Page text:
In the broadest sense, a lagoon is a shallow lake that is intermittently connected with a river, a deeper lake, or the sea. In New Zealand the term is applied mostly to coastal lagoons impounded behind barrier beach ridges, usually in association with a river or stream mouth, and is used in that sense here. Their salinity ranges from almost fresh water, through brackish, to almost pure sea water and it can change over time. The depth and salinity of many lagoons are influenced by tidal movement. The barrier bars are often not permanent but are formed and re-formed by wave action, flooding rivers, or a combination and changes are often associated with storm events. Lagoons range in extent from less than a hectare to hundreds of hectares. Lagoons also form behind coral reefs but these are not found in New Zealand.
Where do they occur?
Coastal lagoons are found throughout New Zealand. They are less common in Fiordland because of the steep topography.
Notable flora and fauna
Threatened plants include the nationally critical sebaea (Sebaea ovata) and stalked adder’s tongue fern (Ophioglossum petiolatum); nationally endangered pygmy clubrush (Isolepis basilaris) and swamp hibiscus (Hibiscus diversifolius subsp. diversifolius); nationally vulnerable Lepidium naufragorum and Gratiola concinna. Declining species include sand spike sedge (Eleocharis neozelandica) and tufted hair-grass (Deschampsia cespitosa). Native musk (Mimulus repens) is naturally uncommon.
Lagoons are extremely important habitat for bird conservation and are important refuges for birds during the shooting season. They support many threatened bird species including the nationally critical South Island brown teal (Anas chlorotis “South Island”), southern New Zealand dotterel (Charadrius obscurus obscurus), and white heron (Ardea modesta), nationally endangered Australasian bittern (Botaurus poiciloptilus), nationally vulnerable banded dotterel (Charadrius bicinctus bicinctus), and declining South Island fernbird (Bowdleria punctata punctata).
Some lagoons are important breeding grounds for native fish, particularly Galaxias spp. (juveniles are whitebait), including the threatened short-jawed kokopu (Galaxias postvectis).
Threat statusEndangered (Holdaway et al. 2012)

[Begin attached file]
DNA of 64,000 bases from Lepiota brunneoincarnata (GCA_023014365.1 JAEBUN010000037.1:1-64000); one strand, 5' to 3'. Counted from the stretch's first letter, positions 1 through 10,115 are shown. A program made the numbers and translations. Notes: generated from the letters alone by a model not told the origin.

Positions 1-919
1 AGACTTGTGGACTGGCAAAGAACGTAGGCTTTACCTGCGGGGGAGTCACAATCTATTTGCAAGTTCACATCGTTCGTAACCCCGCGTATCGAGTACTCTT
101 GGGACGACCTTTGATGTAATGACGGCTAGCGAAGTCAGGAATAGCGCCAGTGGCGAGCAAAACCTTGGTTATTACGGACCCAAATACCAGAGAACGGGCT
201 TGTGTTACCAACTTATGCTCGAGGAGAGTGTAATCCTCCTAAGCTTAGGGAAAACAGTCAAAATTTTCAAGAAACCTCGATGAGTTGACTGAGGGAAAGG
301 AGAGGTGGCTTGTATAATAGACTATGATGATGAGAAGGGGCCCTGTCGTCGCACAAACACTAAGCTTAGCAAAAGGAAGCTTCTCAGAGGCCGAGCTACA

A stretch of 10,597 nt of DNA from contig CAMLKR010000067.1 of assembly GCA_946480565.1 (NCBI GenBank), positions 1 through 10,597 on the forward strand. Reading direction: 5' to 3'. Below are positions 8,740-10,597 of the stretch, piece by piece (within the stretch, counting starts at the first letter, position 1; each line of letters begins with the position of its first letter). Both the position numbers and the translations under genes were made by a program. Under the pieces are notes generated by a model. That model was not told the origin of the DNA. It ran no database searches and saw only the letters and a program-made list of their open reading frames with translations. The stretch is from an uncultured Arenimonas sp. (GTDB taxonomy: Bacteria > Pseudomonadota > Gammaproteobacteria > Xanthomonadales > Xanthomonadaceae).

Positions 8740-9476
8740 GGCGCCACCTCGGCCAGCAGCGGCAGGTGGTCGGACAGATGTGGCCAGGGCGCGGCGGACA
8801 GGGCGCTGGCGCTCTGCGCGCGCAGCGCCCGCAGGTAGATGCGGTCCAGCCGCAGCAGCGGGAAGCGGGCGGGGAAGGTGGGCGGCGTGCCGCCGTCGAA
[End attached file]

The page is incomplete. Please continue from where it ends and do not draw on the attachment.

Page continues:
Weed invasion is high, several salt-tolerant weeds, e.g. grasses such as Puccinellia spp., sickle grass (Parapholis incurva), tall fescue (Schedonorus phoenix), creeping bent (Agrostis capillaris). In the north, kikuyu grass (Pennisetum clandestinum), buffalo grass (Stenotaphrum secundatum) and saltwater paspalum (Paspalum vaginatum) are common. Many exotic herbs are present on lagoon margins, e.g. Aster subulatus. Lagoon margins are a fragile system and the greatest threat to unfenced lagoon margins is grazing and trampling by domestic and feral animals. There are potential problems of nutrient enrichment from fertiliser and stock and from urban runoff into lagoons close to human settlements. Logging in the headwaters threatens some lagoons although this is now largely historical. Lagoon systems under greatest development threat are near centres of population. There is little threat from on-site erosion because this occurs naturally anyway, but it is influenced by upper catchment erosion, and river flooding, which can be related to human activity. Smaller lagoons are under greatest threat from drainage of their headwater supply streams. Also unnatural opening of bars across lagoon mouths when lagoon levels are high, to alleviate flooding of adjacent agricultural land, can be damaging. Damage by off-road vehicles can be severe and demand for access high because of the recreational value of lagoons.
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